Haydn: Die Schöpfung

Our rating 
3.0 out of 5 star rating 3.0

LABELS: Deutsche Harmonia Mundi
WORKS: Die Schöpfung
PERFORMER: Simone Kermes, Dorothee Mields (soprano), Steve Davislim (tenor), Johannes Mannov, Locky Chung (baritone); Balthasar Neumann Choir & Ensemble/Thomas Hengelbrock
CATALOGUE NO: 05472 77537 2
This new Creation is a joyous, pungent, up-tempo affair, very much in the mould of Gardiner (DG Archiv) and Weil (Sony). Throughout the performance conductor and orchestra rarely miss a trick with Haydn’s graphic orchestral detail, whether in the zoological extravaganza in Part 2, complete with gleefully farting contrabassoon, or the ethereal introduction to Part 3. The 28-strong mixed chorus, if a tad less incisive (and less immediately recorded) than Gardiner’s Monteverdi Choir or the Tölz Boys Choir for Bruno Weil, sings with confidence and relish, and packs a proper punch in the big numbers.


The soloists, as so often, are less consistently satisfying. Best are Johannes Mannov as Raphael, amply firm and sonorous, and tenor Steve Davislim, lyrical but with a touch of metal in the timbre – though in his aria hymning the first couple he compromises elegance of line by snatching at the paired quavers. The Adam and Eve sing pleasantly enough, if without much personality. But the biggest drawback is the Gabriel of Simone Kermes, who coos and trills prettily in her avian aria, but elsewhere is often tremulous and unsteady. Gardiner’s Sylvia McNair may be a touch coy, but both she and the virginal-toned Ann Monoyios for Weil are far more poised and assured.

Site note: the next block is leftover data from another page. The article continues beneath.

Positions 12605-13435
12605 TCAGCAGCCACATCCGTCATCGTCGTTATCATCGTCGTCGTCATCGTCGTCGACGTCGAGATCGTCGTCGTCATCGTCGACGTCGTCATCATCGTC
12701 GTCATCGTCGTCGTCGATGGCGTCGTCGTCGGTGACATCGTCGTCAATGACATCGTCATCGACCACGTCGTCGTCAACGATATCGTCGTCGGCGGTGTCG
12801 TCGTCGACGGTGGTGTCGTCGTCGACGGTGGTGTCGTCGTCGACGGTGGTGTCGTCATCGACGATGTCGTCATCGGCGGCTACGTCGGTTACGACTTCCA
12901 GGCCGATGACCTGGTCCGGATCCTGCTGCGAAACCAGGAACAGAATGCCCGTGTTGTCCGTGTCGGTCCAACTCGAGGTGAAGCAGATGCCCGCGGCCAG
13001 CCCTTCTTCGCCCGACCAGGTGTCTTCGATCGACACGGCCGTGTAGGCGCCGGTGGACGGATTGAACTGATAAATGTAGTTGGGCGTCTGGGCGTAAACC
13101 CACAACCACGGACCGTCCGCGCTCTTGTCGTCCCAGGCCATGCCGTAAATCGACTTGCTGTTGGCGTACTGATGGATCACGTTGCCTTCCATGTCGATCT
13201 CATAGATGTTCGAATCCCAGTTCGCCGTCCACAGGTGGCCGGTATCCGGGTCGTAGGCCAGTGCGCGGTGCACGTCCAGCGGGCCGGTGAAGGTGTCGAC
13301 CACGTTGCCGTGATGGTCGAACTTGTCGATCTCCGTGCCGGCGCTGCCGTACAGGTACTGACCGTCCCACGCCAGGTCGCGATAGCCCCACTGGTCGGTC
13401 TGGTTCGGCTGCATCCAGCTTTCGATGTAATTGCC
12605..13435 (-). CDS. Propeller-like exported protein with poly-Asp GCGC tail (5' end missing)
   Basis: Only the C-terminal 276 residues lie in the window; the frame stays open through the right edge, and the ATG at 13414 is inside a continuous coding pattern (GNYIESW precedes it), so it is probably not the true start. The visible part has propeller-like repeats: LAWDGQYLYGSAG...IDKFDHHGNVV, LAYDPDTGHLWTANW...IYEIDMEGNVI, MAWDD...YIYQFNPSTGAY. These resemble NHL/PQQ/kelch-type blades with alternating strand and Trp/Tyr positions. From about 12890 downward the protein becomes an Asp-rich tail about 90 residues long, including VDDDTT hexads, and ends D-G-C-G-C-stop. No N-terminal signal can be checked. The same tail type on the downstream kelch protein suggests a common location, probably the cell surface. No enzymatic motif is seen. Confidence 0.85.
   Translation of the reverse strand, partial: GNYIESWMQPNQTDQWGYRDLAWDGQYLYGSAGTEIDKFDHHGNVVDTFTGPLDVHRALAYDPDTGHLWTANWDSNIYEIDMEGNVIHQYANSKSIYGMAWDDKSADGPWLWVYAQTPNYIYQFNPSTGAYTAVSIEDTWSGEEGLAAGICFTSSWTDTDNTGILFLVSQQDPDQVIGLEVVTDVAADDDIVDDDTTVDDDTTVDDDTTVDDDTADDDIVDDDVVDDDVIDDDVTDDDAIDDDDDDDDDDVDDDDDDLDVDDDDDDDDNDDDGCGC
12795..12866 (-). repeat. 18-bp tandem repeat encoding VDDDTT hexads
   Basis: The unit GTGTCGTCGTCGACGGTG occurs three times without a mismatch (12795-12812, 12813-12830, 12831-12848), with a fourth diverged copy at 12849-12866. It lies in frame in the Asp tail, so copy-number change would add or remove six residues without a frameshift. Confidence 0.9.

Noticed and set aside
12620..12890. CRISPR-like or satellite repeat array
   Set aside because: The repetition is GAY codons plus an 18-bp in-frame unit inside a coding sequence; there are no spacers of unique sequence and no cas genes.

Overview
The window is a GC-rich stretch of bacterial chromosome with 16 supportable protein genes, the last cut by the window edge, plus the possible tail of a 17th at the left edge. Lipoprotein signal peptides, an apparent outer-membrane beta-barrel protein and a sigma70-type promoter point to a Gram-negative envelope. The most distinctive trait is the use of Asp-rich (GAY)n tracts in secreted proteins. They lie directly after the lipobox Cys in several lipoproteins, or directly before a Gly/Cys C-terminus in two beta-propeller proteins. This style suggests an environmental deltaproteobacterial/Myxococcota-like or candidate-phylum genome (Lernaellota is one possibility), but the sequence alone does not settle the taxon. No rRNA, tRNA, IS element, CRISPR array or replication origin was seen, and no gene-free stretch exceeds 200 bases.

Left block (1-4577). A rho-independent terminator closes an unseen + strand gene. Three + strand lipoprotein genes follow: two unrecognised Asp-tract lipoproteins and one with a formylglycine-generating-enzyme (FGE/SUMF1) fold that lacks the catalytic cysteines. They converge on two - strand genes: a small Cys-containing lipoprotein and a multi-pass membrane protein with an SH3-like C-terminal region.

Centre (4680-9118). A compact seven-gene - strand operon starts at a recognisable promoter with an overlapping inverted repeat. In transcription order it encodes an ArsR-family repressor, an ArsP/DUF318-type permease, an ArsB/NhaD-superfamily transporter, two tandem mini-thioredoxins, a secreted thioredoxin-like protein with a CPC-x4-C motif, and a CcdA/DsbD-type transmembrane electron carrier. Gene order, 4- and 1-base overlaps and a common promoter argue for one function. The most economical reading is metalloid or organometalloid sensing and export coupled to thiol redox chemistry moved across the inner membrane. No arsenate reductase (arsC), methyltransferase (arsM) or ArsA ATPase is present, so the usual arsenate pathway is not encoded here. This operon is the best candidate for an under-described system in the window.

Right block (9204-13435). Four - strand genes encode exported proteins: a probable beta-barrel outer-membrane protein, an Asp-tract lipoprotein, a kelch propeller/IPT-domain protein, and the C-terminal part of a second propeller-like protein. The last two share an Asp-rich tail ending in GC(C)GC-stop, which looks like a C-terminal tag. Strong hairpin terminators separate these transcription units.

Also on the downside are moments of queasy-sounding rubato, and the use of bare fortepiano, without the prescribed cello, for the recitatives. A far from negligible Creation, then. But among period versions it is still Gardiner, even more than the exuberant but sometimes over-hasty Weil, who provides the richest, most thrilling realisation of Haydn’s unsullied vision. Richard Wigmore